By Lindsay Toler
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By Allison Babka
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By Jake Rossen
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By Kelsey McClure
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If theft here is more dramatic, so is the scenery. The flinty blue hills arcing across the horizon — known as the Boston Mountains — are the highest on the Ozark Plateau. Steep slopes of cedar, hardwood and pine drop down into streams lined by limestone bluffs. Tucked back into the hillsides are hundreds of rock shelters and caves, all of them rife with history — and vulnerable to plunder.
"Industrial-strength looters" have been invading the Buffalo River for several years, says federal archaeologist Caven Clark. He's worked at numerous parks in the western United States, including the Ozark National Scenic Riverways. Southeastern Missouri has a problem, he adds, but not like here. "When I got here, what I found was more looting than I'd ever seen before." Much if it, he says, is linked to drugs.
Of the 350 caves and rock shelters in and around the Buffalo, more than 95 percent of them have been worked over, Clark estimates. In the last three years, he says, 22 serious cases were reported, some of which went to federal court where the pillagers were prosecuted under the federal Archaeological Resources Protection Act. Passed in 1979, the act prohibits looting on federal property.
Crooks target the sheltered sites because humans have huddled in them for millenniums and artifacts have accumulated. Compared to the wet caves of the eastern Ozarks, the sites here are relatively dry, which has helped preserve the bark fiber sandals, fabrics and cordage. "Those things would fetch an unbelievable price," Clark says, but they are very rare.
The serious thieves wear camouflage and burrow ferociously into the ground. "I've seen some holes you could probably drop a Volkswagen into," says Clark, adding that they also leave plenty of trash. "We joke that Mountain Dew might as well be probable cause."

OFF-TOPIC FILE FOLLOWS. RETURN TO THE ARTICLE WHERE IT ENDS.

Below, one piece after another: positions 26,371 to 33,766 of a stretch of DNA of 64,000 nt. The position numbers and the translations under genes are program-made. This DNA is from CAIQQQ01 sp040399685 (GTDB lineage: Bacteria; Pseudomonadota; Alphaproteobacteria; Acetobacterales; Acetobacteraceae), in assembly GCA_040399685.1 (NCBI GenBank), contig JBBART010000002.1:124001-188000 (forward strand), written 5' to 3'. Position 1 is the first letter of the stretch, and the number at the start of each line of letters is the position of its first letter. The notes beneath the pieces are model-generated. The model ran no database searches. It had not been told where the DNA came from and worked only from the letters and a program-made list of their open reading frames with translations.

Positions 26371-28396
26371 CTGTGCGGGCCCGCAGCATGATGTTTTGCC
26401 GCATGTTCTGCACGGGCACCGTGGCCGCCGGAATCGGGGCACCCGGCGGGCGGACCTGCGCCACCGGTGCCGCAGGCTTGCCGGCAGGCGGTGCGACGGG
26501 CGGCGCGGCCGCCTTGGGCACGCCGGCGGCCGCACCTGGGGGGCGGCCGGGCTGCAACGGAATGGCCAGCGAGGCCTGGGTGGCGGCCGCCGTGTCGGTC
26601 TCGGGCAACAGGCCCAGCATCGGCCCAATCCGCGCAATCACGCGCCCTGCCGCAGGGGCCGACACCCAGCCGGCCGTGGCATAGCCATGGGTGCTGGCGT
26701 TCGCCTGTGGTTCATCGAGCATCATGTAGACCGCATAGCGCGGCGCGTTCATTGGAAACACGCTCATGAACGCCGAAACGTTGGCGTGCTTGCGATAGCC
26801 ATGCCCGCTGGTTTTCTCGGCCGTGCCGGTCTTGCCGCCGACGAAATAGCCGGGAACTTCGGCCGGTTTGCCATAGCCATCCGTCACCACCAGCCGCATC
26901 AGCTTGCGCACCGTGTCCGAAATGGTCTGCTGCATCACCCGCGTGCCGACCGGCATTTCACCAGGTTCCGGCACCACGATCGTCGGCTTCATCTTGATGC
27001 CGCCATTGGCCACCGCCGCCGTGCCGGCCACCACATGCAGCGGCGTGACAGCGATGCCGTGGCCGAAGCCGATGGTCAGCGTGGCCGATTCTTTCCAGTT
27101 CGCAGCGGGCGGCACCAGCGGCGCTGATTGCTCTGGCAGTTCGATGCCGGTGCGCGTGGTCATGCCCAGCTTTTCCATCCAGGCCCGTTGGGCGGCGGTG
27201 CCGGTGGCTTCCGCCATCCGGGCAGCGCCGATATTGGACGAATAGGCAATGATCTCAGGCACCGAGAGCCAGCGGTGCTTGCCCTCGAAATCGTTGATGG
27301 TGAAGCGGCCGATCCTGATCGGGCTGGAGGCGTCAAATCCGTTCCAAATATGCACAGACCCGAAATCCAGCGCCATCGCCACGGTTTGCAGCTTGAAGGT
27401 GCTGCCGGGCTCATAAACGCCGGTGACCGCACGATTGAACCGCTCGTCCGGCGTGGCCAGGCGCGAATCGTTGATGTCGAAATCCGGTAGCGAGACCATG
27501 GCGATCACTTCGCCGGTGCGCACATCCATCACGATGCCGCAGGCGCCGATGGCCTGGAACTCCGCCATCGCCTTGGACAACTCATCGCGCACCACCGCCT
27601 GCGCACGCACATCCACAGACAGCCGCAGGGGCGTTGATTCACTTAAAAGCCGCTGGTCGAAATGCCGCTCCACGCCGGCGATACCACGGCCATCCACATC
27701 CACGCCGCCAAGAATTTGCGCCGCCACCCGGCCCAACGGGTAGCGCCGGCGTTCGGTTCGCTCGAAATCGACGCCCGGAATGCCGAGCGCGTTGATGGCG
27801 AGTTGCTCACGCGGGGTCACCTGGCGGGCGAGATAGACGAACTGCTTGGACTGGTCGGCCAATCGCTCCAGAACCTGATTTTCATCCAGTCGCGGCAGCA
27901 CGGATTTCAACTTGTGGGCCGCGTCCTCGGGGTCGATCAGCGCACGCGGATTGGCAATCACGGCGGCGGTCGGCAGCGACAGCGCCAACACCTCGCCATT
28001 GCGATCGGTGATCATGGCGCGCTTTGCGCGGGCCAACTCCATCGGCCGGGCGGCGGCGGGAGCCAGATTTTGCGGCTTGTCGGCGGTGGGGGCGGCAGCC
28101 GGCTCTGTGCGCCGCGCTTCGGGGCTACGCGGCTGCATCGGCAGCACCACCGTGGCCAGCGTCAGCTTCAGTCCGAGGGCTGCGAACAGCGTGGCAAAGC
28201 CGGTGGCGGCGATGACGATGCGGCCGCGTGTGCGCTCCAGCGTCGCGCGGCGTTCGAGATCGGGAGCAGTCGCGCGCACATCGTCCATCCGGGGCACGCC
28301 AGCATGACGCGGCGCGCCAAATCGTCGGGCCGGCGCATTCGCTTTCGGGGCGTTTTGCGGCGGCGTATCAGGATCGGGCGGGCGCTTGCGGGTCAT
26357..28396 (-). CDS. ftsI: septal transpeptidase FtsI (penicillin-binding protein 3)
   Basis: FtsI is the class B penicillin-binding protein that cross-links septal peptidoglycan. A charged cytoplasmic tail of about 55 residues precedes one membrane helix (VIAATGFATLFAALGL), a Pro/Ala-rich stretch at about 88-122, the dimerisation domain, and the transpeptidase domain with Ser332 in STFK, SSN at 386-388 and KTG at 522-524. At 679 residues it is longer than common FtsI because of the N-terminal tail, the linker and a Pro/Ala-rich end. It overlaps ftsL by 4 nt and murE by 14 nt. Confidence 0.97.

Special agent Still estimates that 70 percent of the archaeological crimes he's worked have some drug connection. Caven Clark has seen the same correlation. "Bad boys are bad boys," he says.
What complicates investigations, he continues, is that the artifacts are often used as currency and bartered for drugs. Looters know, for example, that a nice Dalton point (8,500-7,900 B.C.) might be sold on the Internet for a couple hundred dollars or more, while a more generic point might get $10 to $40 from a collector.
"If you're in a bluff shelter all day," Clark says, "you're all pumped up on drugs, and you find six points you can turn into $20 each — there's money to be made."
Outside federal property in this part of the state, "a new wave of looting has been seen in epidemic proportions" over the last ten years, according to Jerry Hilliard, assistant station archaeologist at the University of Arkansas at Fayetteville. He fields eight to ten calls a year from a landowner or sheriff's deputy about such crime. "And that's the tip of the iceberg," he says, "because university people are sometimes the last people to get called."
Landowners can't report looting if they're not aware of it, according to Arkansas state archaeologist Dr. Ann Early. But even if they're aware of illicit digging, she adds, they might still keep mum to avoid unwanted attention. "A lot of digging may be going on in the counties, and the sheriffs may know nothing about it," says Early.
Hilliard is alarmed by the scale of the thievery. He says backhoes and dump trucks have been used to secretly haul huge amounts of unsifted soil away from sites. In 2003 a group in Madison County rigged a pump from a stream to a power-sprayer then blasted the inside of a nearby cave to uncover valuable items.
More recently, in Carroll County, another gang fired up a generator and ran lights into a cave. There, they cooked crank and dug several trenches five feet deep in search of ancient objects. Authorities on the scene later collected scattered human leg bones.
The group even tried to sell a human skull at a flea market, Hilliard says. "I think there is a weird underworld of selling, buying and trading of human skeletal material, because I've heard these kinds of stories over the years," Hilliard says. "I'm not sure I'd want to get into that world.
Special agent Still believes there is a black market for human remains, though he's had no direct contact with it in the Midwest. After interrogating numerous grave robbers, he's noticed that "typically human remains still tend to give people the heebie-jeebies." They might use a human bone as a poker for their campfire or play with them and bat them around, he says, but generally, they leave the bones onsite.
If you stumble across ancient remains on federal property and then fail to report them, secretly remove them or try to sell them, you're guilty of violating the Native American Graves Protection and Repatriation Act enacted by Congress in 1990. Anti-looting laws have not been warmly received in the deep Ozarks, where, jokes Clark, "digging is a custom among our people."
Hilliard agrees that quirks of highland culture play a role at the state level, too. "Government intervention has always been something that rural folks in the Ozarks have been very skeptical of," he says. "They don't want to be told what they can or can't do on their land."